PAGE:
- Communication with the PowerShell endpoint needs to be done over Windows Remote Management (WinRM), Microsoft’s implementation of WS-Management Protocol (Web Services for Management aka WSMan) which is based on HTTP with SOAP XML messages. There are a few libraries in various programming language which implements this. We have to send the requests to our PowerShell endpoint with the token instead of the default URI used by the library. Following images shows snippets of code from the Metasploit module which executes the PowerShell cmdlet New-ManagementRoleAssignment which gives mailbox role to our user.
- After mailbox capability has been assigned to the user, once again the SSRF vuln is used to save a draft email in the user’s mailbox with the attachment of a WebShell. Following is the request being sent and we can see if we investigate the mailbox, a draft has been saved with the WebShell as attachment.
- Next the New-MailboxExportRequest cmdlet is executed which due to CVE-2021-31207 can be exported in any format of choosing. So, the mail containing the WebShell is exported as aspx .NET file to a directory from where aspx files are automatically executed.
- Lastly the WebShell is triggered which ultimately gives a meterpreter session back completing the exploit where attacker has full privileges control over the system.
The following flowchart summarizes the steps discussed above and mentions the vulnerability exploited in each step :
Microsoft has released patches for ProxyShell back in May 21 as part of Windows Updates, so be sure to update your system to be protected against the vulnerabilities.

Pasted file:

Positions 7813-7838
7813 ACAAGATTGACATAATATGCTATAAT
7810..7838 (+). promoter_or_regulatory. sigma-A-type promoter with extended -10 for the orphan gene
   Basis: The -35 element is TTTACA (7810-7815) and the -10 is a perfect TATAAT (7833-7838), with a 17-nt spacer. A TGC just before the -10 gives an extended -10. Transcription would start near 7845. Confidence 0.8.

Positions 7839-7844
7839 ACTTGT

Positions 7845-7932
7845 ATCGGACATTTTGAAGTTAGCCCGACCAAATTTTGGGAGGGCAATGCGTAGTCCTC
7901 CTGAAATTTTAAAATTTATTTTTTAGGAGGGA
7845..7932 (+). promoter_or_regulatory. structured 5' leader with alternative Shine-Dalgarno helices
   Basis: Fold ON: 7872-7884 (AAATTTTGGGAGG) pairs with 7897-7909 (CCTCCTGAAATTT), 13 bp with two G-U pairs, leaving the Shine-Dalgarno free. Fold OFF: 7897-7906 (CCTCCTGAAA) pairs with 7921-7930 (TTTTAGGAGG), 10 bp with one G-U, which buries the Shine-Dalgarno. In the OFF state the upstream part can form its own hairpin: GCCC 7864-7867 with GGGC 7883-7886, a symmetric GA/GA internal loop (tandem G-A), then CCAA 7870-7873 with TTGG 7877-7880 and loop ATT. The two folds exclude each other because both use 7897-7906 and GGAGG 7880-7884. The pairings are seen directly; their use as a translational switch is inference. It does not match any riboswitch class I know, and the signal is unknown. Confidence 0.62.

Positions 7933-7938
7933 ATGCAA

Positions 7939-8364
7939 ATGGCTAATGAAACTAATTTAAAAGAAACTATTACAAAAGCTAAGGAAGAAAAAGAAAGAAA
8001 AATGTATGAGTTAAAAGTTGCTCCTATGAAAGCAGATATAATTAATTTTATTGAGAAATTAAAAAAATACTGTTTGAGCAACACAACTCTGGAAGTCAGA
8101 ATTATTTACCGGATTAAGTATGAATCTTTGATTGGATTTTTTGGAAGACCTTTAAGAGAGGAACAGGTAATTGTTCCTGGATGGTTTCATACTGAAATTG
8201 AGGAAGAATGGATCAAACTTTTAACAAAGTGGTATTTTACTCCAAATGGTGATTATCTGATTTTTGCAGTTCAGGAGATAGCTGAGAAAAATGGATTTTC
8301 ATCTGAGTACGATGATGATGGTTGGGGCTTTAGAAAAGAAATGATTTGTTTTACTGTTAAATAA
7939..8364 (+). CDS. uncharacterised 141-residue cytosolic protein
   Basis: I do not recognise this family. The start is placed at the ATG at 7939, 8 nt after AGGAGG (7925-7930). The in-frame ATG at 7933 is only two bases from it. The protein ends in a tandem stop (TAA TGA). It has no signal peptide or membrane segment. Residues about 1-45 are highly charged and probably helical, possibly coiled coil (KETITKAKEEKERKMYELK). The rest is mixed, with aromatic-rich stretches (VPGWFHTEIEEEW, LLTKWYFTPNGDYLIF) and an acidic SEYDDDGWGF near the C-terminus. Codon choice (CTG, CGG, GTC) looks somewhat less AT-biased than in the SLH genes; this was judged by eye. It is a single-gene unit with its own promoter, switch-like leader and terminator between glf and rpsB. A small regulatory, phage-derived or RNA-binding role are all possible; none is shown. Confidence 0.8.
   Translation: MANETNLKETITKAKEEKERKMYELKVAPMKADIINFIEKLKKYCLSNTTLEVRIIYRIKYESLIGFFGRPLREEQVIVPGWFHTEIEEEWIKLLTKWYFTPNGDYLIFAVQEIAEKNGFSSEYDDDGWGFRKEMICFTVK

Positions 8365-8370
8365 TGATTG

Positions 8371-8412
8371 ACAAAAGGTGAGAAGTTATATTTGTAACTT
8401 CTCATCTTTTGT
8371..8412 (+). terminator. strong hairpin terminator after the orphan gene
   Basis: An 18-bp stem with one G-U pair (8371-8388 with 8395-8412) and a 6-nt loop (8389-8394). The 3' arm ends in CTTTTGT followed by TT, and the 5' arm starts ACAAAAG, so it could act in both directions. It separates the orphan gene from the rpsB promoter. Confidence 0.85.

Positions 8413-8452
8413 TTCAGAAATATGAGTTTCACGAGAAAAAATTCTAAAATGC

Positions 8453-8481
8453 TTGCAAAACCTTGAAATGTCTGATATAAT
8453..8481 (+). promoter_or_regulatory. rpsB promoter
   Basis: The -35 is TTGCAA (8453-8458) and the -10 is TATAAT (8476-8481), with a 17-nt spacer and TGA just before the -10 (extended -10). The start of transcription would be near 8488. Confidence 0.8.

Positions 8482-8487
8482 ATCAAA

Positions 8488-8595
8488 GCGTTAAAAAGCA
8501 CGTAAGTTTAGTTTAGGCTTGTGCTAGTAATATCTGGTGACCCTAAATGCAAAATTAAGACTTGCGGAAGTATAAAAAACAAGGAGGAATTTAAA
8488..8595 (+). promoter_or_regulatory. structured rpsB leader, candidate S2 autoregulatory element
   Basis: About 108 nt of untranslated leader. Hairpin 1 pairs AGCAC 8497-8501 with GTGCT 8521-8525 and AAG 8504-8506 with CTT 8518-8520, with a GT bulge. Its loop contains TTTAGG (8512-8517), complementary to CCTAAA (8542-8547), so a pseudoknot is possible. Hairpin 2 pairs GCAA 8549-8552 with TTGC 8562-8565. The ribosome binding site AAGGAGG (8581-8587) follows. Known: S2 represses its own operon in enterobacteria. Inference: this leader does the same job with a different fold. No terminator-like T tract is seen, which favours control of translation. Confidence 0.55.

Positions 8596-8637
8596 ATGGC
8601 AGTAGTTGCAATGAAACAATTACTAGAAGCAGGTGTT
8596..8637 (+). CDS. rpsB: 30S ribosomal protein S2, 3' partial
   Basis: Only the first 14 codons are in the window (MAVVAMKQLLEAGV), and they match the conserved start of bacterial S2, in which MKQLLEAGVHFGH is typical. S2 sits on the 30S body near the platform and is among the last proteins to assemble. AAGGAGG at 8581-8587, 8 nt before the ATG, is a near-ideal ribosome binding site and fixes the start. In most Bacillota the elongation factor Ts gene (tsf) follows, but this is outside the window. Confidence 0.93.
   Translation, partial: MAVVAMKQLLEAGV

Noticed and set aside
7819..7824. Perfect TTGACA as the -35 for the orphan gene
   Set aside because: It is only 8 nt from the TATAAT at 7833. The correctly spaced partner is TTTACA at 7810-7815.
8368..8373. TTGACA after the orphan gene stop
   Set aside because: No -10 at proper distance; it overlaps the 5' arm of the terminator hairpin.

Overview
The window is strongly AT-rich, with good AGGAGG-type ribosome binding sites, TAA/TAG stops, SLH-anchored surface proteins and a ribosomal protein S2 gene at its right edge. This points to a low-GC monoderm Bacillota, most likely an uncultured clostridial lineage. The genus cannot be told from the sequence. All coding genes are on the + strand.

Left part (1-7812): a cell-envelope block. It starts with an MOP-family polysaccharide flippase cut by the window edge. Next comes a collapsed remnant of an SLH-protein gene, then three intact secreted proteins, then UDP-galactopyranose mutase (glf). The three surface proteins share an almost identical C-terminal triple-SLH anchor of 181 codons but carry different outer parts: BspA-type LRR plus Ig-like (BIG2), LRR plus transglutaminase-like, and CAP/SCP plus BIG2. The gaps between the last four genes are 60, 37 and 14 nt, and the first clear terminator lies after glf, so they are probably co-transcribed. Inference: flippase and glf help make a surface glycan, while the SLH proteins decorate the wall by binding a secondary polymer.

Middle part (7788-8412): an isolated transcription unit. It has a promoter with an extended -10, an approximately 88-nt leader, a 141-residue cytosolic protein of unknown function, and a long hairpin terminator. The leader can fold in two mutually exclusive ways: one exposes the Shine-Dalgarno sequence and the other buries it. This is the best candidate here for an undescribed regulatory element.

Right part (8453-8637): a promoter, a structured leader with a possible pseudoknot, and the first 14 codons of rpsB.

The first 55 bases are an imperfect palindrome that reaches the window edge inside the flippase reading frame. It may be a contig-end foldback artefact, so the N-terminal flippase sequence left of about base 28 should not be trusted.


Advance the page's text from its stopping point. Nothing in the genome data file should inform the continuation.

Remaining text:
You can also use the Keysight test platforms with ATI subscription to safeguard your network against such attacks. Keysight Threat Simulator or BreakingPoint products can help you assess your network security controls and determine whether you can be protected before the patch. This kind of assessment is valuable as it can let you know if you have protection during the time before a change management window will open.
Leverage subscription service to stay ahead of attacks
Keysight's Application and Threat Intelligence (ATI) Subscription provides daily malware and bi-weekly updates of the latest application protocols and vulnerabilities for use with Keysight test platforms. The ATI Research Centre continuously checks threats as they appear in the wild and has coverage for all the 3 CVEs in ProxyShell with multiple variations of the attack (as part of releases 2022-17 and 2022-18) to help keep your network secure. More information is present here.
The following images shows screenshots of the 3 CVEs as a strike in BreakingPoint System: